Dr. Thomas E. Griffis, son of English immigrant William Griffis and North Carolina native Sarah Horn, studied medicine at the University of Pennsylvania. After completing his medical training, he returned home to North Carolina and practiced his profession there for seventeen years. His home in North Carolina, which still stands just outside Haw River, North Carolina, has been restored to its antebellum splendor and is now known as the Griffis-Patton house.
In 1859 the doctor and his family, including his mother and brother, William P. Griffis, moved to Blossom Prairie, Texas, leaving his Alamance County farmland under the supervision of his bachelor brother, Abel. In 1860, Dr. Griffis lived in Clarksville, Red River County, Texas. As was so common, Dr. Griffis' estate was financially devastated by the Civil War. By 1870, he and his family had moved to Paris, Lamar County, Texas.
Dr. Griffis was one of five children, four sons and a daughter. Three of the sons---William P. Griffis, Thomas E. Griffis, and Abel Griffis---all eventually moved to Lamar County from North Carolina.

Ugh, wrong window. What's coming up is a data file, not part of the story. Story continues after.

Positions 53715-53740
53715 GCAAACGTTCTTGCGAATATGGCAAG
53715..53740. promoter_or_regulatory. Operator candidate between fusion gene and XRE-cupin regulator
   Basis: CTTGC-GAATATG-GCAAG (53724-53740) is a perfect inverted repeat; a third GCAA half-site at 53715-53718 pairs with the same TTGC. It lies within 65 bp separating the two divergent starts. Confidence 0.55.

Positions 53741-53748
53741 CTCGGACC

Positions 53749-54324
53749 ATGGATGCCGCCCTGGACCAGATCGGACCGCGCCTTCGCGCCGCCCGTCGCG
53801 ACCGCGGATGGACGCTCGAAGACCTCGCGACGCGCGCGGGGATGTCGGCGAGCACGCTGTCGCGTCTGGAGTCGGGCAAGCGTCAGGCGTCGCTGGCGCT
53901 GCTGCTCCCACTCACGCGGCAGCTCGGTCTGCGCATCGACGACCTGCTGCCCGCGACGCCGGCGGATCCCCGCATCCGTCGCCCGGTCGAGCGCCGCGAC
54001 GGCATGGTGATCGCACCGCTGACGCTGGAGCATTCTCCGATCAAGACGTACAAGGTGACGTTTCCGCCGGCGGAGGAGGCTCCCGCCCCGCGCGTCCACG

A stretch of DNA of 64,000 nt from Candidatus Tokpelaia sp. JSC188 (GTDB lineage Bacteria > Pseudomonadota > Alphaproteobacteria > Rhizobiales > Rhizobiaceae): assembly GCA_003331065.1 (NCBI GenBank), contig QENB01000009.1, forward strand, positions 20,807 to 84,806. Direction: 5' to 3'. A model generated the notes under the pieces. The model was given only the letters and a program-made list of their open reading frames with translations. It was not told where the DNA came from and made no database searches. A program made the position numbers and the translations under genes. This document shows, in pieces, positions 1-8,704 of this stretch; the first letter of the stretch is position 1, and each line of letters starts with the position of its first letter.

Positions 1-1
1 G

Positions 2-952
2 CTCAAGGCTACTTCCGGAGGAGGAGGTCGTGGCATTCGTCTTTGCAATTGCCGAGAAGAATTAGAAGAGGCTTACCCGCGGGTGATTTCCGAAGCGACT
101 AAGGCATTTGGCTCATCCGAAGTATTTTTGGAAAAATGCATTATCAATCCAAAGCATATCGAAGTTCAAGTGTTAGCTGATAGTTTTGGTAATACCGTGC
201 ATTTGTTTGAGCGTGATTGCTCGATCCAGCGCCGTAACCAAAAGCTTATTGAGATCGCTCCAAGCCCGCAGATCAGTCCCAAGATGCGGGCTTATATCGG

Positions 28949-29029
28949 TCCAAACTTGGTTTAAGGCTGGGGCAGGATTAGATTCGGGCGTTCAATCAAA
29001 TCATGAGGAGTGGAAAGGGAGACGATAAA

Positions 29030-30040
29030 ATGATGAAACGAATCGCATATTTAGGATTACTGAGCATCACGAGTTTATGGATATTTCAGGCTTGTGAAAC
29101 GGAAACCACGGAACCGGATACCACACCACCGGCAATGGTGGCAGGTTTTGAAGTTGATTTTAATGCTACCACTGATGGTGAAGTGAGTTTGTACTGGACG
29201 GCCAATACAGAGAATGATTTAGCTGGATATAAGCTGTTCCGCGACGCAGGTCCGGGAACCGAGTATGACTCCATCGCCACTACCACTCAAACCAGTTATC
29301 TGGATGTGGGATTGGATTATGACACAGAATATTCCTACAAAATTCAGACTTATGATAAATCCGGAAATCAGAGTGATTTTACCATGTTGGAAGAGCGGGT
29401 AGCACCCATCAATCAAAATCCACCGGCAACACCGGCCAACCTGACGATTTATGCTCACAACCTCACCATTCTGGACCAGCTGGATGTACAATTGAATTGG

Dr. Griffis' wife, Margaret Adeline Faucett, died on October 27, 1878, in Blossom, Texas. (There's some discrepancy over whether she died in 1873, 1875, or 1878.) Dr. Griffis continued to practice medicine, to run a large cotton plantation, and to rebuild his fortune. His health failing, Abel Griffis, Thomas E. Griffis' bachelor brother, moved to Texas to be with his brothers and their families.
Dr. Thomas E. Griffis died on February 7, 1903, in Lamar
County, Texas. He is buried in the Griffis Cemetery, Lamar County, Texas.
Surnames connected to the Griffis family
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